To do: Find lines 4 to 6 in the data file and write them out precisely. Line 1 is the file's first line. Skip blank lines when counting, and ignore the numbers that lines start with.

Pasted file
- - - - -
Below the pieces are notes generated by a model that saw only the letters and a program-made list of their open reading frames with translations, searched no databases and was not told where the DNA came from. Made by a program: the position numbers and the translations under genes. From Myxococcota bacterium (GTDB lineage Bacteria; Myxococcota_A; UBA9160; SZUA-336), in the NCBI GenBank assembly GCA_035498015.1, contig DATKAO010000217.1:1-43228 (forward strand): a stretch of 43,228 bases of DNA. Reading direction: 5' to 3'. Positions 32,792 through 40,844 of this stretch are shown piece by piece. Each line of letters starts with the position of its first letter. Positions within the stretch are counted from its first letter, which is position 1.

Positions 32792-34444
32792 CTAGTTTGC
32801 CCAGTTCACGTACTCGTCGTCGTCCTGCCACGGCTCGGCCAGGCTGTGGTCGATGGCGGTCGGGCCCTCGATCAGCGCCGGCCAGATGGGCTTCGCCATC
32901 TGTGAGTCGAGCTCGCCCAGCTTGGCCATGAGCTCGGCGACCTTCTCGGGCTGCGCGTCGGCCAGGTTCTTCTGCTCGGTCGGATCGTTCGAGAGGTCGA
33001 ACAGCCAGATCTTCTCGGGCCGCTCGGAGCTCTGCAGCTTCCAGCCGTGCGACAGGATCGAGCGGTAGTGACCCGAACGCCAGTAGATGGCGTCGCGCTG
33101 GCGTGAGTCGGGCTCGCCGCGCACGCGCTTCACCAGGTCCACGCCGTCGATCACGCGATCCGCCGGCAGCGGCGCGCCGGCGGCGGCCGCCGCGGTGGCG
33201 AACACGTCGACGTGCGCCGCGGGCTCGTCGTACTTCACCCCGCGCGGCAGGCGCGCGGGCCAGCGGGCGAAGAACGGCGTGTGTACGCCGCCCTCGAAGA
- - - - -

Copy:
32801 CCAGTTCACGTACTCGTCGTCGTCCTGCCACGGCTCGGCCAGGCTGTGGTCGATGGCGGTCGGGCCCTCGATCAGCGCCGGCCAGATGGGCTTCGCCATC
32901 TGTGAGTCGAGCTCGCCCAGCTTGGCCATGAGCTCGGCGACCTTCTCGGGCTGCGCGTCGGCCAGGTTCTTCTGCTCGGTCGGATCGTTCGAGAGGTCGA
33001 ACAGCCAGATCTTCTCGGGCCGCTCGGAGCTCTGCAGCTTCCAGCCGTGCGACAGGATCGAGCGGTAGTGACCCGAACGCCAGTAGATGGCGTCGCGCTG